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Title: Optimization of Inhibitors of Mycobacterium tuberculosis Pantothenate Synthetase Based on Group Efficiency Analysis
Authors: Hung, A.W 
Silvestre, H.L
Wen, S
George, G.P.C
Boland, J
Blundell, T.L
Ciulli, A
Abell, C
Keywords: antimycobacterial agent
bacterial enzyme
enzyme inhibitor
functional group
pantothenate synthetase
pantothenate synthetase inhibitor
unclassified drug
enzyme inhibitor
pantothenate synthetase
peptide synthase
tuberculostatic agent
binding affinity
crystal structure
drug binding site
drug design
drug potency
drug protein binding
drug screening
drug structure
fragment based screening
group efficiency analysis
isothermal titration calorimetry
ligand binding
Mycobacterium tuberculosis
priority journal
substitution reaction
X ray crystallography
antagonists and inhibitors
chemical structure
dose response
drug development
molecular model
Mycobacterium tuberculosis
structure activity relation
Antitubercular Agents
Crystallography, X-Ray
Dose-Response Relationship, Drug
Drug Discovery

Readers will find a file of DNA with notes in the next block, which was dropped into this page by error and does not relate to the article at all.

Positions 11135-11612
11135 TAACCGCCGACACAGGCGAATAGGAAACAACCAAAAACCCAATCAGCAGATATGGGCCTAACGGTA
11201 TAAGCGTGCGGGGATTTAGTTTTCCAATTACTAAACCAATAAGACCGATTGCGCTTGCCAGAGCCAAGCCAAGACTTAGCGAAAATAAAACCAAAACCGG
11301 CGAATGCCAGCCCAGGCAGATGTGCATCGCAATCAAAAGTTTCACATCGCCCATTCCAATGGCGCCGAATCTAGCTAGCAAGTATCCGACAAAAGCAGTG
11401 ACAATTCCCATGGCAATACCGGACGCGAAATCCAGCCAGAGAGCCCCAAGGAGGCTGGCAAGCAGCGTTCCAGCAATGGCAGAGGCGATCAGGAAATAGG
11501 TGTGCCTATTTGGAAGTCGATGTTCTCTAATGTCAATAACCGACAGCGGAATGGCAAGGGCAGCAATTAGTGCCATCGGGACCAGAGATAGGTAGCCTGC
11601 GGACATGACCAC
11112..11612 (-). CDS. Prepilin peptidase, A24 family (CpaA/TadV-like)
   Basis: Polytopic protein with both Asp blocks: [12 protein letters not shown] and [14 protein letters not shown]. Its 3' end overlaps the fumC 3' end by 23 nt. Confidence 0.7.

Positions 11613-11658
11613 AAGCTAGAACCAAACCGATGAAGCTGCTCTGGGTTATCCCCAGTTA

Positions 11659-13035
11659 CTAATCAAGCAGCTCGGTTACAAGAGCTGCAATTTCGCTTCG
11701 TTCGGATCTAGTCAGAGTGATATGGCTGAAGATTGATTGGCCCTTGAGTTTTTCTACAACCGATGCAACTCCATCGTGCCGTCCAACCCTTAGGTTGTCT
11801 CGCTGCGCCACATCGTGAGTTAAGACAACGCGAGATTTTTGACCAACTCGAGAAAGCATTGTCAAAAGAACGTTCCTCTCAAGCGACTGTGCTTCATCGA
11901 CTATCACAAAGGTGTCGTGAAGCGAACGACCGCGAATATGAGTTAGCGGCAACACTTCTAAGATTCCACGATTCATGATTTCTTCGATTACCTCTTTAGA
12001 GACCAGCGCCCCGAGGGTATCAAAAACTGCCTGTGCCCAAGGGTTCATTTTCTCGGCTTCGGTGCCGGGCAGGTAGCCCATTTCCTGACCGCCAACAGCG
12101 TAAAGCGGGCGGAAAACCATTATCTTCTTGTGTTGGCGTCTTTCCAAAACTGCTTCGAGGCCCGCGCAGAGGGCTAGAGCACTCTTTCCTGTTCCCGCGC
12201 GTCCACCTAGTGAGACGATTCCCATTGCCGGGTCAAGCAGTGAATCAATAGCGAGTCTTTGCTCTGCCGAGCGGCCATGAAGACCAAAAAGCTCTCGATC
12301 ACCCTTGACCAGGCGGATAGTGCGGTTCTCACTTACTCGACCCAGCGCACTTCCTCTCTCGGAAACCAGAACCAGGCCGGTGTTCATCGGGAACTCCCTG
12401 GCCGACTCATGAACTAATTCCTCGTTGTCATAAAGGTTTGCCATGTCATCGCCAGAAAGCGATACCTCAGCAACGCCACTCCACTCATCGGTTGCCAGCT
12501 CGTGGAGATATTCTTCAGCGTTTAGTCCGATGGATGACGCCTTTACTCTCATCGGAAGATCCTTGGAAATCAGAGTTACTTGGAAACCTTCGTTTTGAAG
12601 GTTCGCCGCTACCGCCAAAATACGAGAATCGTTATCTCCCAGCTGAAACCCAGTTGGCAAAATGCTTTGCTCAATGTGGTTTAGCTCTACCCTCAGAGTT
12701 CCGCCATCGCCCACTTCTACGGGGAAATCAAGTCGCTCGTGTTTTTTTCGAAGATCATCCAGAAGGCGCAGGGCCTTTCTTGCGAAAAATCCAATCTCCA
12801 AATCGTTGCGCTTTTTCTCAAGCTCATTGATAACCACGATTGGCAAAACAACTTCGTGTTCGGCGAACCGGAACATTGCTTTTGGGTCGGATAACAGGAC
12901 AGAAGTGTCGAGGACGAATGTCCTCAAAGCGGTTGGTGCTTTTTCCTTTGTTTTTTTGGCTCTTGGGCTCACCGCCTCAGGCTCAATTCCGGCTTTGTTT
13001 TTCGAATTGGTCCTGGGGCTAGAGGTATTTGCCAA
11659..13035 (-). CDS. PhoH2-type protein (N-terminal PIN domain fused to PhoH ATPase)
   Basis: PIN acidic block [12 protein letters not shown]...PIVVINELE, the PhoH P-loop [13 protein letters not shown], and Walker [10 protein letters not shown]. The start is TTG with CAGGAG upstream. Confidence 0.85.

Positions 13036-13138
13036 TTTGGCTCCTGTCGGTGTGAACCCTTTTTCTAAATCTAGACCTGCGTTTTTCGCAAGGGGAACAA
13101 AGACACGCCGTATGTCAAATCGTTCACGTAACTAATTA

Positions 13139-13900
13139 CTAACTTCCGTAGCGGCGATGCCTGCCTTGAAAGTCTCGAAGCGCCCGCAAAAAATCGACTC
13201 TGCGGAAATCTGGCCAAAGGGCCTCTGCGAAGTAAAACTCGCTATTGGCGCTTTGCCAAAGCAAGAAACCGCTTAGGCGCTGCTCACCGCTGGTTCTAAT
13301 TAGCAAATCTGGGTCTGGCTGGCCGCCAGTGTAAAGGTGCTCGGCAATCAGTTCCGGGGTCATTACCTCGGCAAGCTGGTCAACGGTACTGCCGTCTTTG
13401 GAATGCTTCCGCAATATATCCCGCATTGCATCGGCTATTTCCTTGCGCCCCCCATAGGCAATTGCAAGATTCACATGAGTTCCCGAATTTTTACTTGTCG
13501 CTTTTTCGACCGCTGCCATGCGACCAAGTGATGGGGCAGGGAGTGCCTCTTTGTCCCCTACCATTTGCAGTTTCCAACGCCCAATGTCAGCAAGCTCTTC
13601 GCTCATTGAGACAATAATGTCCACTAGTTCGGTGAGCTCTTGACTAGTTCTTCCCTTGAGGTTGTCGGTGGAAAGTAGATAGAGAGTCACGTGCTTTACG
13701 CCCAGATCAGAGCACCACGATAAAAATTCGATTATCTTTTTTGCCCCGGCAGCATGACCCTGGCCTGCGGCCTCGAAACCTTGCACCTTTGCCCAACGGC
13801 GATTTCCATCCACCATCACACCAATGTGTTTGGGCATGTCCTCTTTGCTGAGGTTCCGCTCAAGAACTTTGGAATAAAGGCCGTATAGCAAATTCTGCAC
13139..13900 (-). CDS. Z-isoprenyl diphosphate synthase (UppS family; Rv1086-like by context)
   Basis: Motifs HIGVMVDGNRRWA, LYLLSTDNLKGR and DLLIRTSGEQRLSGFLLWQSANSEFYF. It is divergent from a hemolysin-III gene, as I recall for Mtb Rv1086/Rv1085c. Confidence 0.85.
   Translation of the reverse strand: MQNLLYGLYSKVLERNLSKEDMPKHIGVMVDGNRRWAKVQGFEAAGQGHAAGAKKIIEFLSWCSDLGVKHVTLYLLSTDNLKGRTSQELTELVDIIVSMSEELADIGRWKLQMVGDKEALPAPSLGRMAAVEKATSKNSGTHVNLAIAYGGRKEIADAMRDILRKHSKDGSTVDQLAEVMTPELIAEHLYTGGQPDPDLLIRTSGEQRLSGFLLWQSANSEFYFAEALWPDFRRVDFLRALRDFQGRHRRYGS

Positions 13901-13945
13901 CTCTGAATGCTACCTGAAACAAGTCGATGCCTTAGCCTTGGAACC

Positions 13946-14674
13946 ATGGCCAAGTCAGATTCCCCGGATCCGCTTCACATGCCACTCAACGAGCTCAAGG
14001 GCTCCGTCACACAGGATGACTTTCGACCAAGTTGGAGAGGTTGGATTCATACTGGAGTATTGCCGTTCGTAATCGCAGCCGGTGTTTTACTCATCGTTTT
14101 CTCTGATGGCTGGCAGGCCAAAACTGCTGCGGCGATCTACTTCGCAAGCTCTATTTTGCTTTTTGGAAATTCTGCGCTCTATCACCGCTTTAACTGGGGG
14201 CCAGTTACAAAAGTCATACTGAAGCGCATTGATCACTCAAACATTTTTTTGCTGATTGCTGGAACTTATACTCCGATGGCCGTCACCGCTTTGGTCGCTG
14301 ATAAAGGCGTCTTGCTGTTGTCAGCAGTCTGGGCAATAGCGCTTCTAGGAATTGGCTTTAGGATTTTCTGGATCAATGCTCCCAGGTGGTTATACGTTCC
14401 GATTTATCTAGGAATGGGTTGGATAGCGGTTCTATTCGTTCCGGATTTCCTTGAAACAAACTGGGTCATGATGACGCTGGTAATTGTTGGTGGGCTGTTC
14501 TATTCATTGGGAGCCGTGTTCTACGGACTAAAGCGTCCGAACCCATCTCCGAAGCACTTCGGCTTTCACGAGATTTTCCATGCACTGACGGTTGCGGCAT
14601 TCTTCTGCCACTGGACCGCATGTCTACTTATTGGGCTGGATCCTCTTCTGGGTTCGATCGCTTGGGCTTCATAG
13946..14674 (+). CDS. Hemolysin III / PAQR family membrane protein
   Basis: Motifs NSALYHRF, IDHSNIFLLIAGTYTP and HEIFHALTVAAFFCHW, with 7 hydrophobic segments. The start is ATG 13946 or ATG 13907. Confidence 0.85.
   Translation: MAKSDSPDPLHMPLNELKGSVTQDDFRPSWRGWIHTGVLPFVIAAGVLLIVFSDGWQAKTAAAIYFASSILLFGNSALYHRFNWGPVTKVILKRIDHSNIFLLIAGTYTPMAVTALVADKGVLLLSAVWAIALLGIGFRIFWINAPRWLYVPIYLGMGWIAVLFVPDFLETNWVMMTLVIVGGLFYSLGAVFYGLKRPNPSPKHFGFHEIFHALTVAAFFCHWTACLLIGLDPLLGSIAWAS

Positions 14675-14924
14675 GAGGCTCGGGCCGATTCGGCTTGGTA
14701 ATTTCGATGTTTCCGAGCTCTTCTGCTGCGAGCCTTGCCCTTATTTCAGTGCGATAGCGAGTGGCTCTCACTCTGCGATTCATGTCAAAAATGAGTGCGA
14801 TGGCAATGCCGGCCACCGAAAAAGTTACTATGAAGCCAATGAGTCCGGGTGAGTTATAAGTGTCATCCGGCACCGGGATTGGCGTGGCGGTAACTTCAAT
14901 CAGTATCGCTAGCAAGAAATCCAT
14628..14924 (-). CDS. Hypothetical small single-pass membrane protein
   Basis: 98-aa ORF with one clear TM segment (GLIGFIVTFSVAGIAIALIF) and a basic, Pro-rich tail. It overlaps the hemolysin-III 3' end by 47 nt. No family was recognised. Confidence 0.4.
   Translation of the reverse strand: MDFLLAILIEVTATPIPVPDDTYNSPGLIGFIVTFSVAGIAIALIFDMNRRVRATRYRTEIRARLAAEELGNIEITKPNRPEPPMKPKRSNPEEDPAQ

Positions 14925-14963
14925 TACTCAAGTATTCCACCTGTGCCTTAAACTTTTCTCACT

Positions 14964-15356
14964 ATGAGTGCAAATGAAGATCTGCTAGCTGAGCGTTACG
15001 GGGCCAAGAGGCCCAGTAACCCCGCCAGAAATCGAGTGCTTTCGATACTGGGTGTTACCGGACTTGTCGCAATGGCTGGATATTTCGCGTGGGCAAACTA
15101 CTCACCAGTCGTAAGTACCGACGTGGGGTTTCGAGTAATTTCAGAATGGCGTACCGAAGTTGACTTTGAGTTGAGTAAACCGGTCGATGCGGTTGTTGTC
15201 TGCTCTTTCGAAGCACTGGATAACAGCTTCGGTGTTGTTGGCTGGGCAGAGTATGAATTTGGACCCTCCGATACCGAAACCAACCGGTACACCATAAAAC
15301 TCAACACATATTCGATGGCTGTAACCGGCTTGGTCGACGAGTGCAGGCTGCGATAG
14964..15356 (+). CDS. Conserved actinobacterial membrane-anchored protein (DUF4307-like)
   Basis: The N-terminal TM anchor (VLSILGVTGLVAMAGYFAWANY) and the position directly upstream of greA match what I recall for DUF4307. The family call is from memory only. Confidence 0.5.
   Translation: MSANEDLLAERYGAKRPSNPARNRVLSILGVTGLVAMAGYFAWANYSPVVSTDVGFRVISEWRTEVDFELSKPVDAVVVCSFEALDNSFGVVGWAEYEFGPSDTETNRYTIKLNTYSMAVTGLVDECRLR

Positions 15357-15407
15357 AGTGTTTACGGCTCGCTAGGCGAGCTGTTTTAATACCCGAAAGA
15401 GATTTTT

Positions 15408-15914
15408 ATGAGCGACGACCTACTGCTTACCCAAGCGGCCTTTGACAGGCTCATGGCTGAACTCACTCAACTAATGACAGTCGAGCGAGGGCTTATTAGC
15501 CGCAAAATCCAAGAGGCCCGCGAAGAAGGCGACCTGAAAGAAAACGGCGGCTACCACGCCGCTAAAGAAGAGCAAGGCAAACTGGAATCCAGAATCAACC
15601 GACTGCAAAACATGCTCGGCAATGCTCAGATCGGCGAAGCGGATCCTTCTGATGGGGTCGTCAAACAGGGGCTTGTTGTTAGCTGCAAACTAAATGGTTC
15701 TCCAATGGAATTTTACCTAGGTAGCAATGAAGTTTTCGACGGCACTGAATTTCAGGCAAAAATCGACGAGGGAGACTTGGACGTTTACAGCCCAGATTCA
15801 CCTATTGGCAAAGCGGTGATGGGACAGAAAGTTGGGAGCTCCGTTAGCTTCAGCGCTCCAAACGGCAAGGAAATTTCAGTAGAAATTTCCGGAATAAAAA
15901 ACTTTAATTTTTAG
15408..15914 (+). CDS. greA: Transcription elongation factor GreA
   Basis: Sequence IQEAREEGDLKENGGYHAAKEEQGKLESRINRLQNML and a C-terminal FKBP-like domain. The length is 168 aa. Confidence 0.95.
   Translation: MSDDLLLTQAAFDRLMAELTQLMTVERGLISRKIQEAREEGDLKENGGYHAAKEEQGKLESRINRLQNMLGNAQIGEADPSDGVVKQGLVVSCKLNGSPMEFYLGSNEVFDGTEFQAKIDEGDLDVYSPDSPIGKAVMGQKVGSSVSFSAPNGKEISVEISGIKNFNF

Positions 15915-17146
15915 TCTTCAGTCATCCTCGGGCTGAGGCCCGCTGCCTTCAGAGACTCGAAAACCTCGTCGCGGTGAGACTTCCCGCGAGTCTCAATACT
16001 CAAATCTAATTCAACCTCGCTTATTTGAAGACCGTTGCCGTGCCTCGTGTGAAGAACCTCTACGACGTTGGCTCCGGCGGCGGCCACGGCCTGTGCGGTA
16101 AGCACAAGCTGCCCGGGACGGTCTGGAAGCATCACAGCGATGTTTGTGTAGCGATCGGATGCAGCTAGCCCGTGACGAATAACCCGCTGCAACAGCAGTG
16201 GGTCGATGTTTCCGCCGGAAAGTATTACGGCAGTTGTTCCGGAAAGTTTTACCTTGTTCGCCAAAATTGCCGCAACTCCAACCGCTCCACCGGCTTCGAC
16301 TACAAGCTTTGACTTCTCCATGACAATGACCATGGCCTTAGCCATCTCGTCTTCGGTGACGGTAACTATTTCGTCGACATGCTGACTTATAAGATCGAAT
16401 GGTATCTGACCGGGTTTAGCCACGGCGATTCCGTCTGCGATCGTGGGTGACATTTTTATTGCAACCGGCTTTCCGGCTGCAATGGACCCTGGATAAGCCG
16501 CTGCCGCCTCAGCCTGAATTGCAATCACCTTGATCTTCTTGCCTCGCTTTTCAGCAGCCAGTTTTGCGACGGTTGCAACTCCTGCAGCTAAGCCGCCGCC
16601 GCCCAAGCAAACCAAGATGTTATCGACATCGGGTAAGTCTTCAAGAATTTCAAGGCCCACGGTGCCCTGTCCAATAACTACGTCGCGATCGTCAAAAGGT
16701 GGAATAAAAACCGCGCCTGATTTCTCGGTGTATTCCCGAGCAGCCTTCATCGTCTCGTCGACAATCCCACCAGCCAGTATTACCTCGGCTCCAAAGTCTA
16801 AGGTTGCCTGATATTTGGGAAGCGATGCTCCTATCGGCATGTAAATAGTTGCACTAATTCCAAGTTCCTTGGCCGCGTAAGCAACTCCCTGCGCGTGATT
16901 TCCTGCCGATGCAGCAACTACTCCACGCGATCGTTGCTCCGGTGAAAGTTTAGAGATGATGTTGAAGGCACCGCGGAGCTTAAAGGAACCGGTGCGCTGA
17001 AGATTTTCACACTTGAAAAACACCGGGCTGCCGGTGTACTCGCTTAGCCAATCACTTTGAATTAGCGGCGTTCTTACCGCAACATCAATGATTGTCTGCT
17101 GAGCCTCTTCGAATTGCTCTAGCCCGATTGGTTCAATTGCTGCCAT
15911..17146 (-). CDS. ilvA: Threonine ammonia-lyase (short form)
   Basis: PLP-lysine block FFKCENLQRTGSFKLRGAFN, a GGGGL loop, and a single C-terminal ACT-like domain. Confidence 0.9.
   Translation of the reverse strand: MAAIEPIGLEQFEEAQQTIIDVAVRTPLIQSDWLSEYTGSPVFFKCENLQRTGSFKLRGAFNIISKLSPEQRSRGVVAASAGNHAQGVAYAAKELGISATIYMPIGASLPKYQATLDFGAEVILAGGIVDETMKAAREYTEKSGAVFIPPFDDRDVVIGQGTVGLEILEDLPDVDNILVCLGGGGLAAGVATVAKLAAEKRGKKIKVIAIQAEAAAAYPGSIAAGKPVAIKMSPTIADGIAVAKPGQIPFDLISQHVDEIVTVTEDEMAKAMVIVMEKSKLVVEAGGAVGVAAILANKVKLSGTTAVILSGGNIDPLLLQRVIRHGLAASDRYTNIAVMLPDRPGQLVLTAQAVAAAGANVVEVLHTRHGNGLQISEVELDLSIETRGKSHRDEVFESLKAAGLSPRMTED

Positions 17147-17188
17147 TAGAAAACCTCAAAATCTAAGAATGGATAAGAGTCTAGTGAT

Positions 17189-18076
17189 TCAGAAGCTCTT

Enzyme Inhibitors
Models, Molecular
Molecular Structure
Mycobacterium tuberculosis
Peptide Synthases
Structure-Activity Relationship
Issue Date: 2016
Citation: Hung, A.W, Silvestre, H.L, Wen, S, George, G.P.C, Boland, J, Blundell, T.L, Ciulli, A, Abell, C (2016). Optimization of Inhibitors of Mycobacterium tuberculosis Pantothenate Synthetase Based on Group Efficiency Analysis. ChemMedChem 11 (1) : 38-42. ScholarBank@NUS Repository.
Rights: Attribution 4.0 International
Abstract: Ligand efficiency has proven to be a valuable concept for optimization of leads in the early stages of drug design. Taking this one step further, group efficiency (GE) evaluates the binding efficiency of each appendage of a molecule, further fine-tuning the drug design process. Here, GE analysis is used to systematically improve the potency of inhibitors of Mycobacterium tuberculosis pantothenate synthetase, an important target in tuberculosis therapy. Binding efficiencies were found to be distributed unevenly within a lead molecule derived using a fragment-based approach. Substitution of the less efficient parts of the molecule allowed systematic development of more potent compounds. This method of dissecting and analyzing different groups within a molecule offers a rational and general way of carrying out lead optimization, with potential broad application within drug discovery. © 2015 The Authors. Published by Wiley-VCH Verlag GmbH & Co. KGaA.
Source Title: ChemMedChem
ISSN: 18607179
DOI: 10.1002/cmdc.201500414
Rights: Attribution 4.0 International
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